During the week of August 7, 2017, representatives from San Diego-based charity Care House visited with and presented care packages to clients at Maui nonprofits Aloha House and Malama Family Recovery Center. Care House helps under-privileged youth in San Diego, particularly those who are homeless, through mentoring, tutoring, scholarships and various outreach programs. The visit was organized by Care House’s President, Leah Blankenship, and she was joined by a program assistant as well as six teens and young adults who had been helped by the organization.
None of the youth had ever been to Maui before, and all of them had been homeless at one point in their lives. Aloha House and Malama work together to provide comprehensive substance abuse treatment services to thousands of individuals and families in Maui County each year.
Although Care House’s focus is underserved youth, the group wanted to do a project that reached outside their scope of service when traveling to Maui. Dr. Sean O’Hara, a psychologist in San Diego whose parents have a home on Maui and who has lived on the island himself, suggested Aloha House to Leah. During both visits, Leah shared her personal story in regards to the impact drugs and alcohol have made on her own family. “I wanted to remind clients that they can overcome the challenges they are facing and that they must never give up,” said Leah. “I want them to know that brokenness can lead to healing with a potential outcome that will be amazing! Care House will forever be connected with Aloha House and Malama as extended family because of these visits.”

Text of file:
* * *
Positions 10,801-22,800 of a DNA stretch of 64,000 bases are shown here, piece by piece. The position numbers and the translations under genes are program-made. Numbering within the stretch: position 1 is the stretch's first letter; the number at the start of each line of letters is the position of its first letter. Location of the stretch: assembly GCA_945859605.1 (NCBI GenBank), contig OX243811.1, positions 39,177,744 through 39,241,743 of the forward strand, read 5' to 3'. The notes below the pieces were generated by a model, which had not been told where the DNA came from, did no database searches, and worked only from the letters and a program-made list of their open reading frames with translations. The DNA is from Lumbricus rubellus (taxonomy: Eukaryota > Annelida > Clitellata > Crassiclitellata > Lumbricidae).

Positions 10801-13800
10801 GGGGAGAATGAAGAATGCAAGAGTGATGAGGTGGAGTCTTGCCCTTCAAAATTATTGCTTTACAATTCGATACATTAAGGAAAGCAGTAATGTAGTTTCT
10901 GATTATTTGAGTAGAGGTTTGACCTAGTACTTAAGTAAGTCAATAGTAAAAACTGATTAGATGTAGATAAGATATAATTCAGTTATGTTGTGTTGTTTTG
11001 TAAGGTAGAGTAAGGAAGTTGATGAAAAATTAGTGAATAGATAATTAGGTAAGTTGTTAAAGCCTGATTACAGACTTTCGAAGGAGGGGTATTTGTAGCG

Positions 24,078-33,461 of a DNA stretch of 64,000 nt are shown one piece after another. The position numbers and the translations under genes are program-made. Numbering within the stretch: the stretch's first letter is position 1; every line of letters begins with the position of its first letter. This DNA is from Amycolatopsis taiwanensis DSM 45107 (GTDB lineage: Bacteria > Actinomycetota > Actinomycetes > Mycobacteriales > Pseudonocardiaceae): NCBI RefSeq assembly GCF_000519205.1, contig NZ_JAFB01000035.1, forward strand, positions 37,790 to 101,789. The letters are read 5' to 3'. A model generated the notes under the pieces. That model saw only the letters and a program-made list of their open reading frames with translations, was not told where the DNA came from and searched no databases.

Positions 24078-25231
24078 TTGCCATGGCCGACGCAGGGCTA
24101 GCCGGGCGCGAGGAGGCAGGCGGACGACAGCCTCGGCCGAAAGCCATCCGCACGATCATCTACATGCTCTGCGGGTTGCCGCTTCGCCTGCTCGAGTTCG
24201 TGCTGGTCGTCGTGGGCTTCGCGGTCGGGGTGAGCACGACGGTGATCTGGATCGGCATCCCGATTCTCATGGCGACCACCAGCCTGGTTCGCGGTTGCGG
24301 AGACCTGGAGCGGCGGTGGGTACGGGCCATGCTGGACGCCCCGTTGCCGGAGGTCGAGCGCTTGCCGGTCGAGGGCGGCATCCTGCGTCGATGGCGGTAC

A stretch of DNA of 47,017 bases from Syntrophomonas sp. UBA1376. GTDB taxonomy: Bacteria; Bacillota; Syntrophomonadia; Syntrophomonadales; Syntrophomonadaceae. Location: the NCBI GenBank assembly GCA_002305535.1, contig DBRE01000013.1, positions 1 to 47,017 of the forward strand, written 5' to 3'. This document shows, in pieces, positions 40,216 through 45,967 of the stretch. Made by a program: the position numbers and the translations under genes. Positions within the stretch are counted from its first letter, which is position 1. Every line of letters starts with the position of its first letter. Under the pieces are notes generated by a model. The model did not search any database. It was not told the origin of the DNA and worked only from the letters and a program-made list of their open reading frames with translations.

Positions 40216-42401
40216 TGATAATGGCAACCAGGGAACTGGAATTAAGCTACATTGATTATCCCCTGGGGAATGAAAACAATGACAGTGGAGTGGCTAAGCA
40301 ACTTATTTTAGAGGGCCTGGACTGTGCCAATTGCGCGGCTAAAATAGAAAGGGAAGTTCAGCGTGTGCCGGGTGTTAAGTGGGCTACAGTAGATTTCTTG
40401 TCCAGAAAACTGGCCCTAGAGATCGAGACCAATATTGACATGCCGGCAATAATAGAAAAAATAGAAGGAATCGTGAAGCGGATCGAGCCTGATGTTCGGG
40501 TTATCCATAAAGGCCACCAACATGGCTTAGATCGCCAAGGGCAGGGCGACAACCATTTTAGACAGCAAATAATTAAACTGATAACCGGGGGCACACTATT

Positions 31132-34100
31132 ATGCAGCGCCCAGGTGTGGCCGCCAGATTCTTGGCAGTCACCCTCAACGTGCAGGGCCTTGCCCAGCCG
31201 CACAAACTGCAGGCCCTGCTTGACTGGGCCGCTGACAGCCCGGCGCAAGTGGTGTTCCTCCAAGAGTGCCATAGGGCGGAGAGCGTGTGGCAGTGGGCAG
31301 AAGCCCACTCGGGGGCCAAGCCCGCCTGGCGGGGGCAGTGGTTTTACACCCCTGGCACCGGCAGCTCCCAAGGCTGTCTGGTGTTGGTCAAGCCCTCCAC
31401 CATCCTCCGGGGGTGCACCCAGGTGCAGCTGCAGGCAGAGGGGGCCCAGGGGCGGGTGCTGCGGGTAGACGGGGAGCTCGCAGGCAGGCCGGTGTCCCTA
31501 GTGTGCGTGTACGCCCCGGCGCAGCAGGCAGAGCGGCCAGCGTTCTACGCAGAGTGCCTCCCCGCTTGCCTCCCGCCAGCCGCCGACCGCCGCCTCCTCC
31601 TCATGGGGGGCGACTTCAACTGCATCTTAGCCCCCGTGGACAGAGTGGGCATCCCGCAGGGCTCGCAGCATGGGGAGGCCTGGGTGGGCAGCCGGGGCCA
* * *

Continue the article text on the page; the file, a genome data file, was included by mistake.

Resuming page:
During both visits, one Care House youth, Vincent, also shared his story of going from being homeless and living in a car to graduating high school and taking classes at a Junior College. He then revealed the exciting news that he had recently been accepted to Arizona State University and was moving into his dorm shortly after returning from this trip. He plans to study Music Therapy. Vincent brought his ukulele with him to Maui and performed for clients during both visits. At Malama, everyone, including staff, joined together in an impromptu group song after Vincent lent his ukulele to one of the ladies who knew how to play.
“As an addict in a treatment center, it is easy to feel disconnected from the outside world…we may even feel a little forgotten,” said one Aloha House client after the visit. “Those sentiments were profoundly diminished by an unexpected blessing: a visit from Care House from San Diego. A group of formerly homeless individuals came bearing care packages, non-judgemental smiles, a touching piece of music and most importantly, a message of hope, inspiration and encouragement. Their stories of perseverance and obstacles overcome were of course uplifting, but the real gift? They called us HEROES! Us. A room full of addicts who often have a hard time liking what we see in the mirror, we were being seen as pillars of strength. It was a visit beyond charitable, beyond kind and beyond uplifting. The Care House visit reminded us that we addicts here at Aloha House in Maui are capable heroes.”